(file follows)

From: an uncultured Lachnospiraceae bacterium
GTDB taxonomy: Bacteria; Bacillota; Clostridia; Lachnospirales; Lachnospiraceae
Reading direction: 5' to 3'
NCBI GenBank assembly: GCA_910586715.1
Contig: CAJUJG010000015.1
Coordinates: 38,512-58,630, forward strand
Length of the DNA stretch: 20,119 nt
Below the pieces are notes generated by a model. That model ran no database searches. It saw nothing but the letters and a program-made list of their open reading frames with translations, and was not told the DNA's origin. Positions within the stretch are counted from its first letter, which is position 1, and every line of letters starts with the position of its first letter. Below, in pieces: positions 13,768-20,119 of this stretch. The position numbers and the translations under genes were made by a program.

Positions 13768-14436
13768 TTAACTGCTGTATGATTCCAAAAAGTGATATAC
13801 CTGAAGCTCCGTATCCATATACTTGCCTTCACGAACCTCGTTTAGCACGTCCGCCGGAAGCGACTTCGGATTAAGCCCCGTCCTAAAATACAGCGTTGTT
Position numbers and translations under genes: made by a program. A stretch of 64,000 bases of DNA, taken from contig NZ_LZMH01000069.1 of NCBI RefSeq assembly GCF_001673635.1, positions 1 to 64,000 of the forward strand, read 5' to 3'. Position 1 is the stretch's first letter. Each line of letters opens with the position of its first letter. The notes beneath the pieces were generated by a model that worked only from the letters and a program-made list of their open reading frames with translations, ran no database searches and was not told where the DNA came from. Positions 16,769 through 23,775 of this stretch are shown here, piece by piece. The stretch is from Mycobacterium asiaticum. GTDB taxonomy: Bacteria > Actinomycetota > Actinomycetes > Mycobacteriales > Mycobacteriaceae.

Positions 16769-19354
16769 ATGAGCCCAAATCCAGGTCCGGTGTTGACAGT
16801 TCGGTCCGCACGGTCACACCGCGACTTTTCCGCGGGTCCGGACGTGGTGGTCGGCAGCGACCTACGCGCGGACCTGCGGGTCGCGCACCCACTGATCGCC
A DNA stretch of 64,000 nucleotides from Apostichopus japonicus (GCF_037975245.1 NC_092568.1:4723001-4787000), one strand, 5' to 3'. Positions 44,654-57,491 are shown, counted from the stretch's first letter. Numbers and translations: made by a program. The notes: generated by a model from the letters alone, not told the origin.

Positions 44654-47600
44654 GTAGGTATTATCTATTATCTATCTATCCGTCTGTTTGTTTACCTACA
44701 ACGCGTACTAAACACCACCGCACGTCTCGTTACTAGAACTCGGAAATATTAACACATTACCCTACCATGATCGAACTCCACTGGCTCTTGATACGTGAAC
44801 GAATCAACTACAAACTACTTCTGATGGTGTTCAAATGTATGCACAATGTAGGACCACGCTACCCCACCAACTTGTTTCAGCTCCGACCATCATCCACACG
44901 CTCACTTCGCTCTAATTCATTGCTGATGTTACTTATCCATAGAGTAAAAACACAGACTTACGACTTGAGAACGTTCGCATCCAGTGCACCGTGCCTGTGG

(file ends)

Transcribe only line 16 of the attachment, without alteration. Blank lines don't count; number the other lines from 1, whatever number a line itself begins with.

A DNA stretch of 64,000 nucleotides from Apostichopus japonicus (GCF_037975245.1 NC_092568.1:4723001-4787000), one strand, 5' to 3'. Positions 44,654-57,491 are shown, counted from the stretch's first letter. Numbers and translations: made by a program. The notes: generated by a model from the letters alone, not told the origin.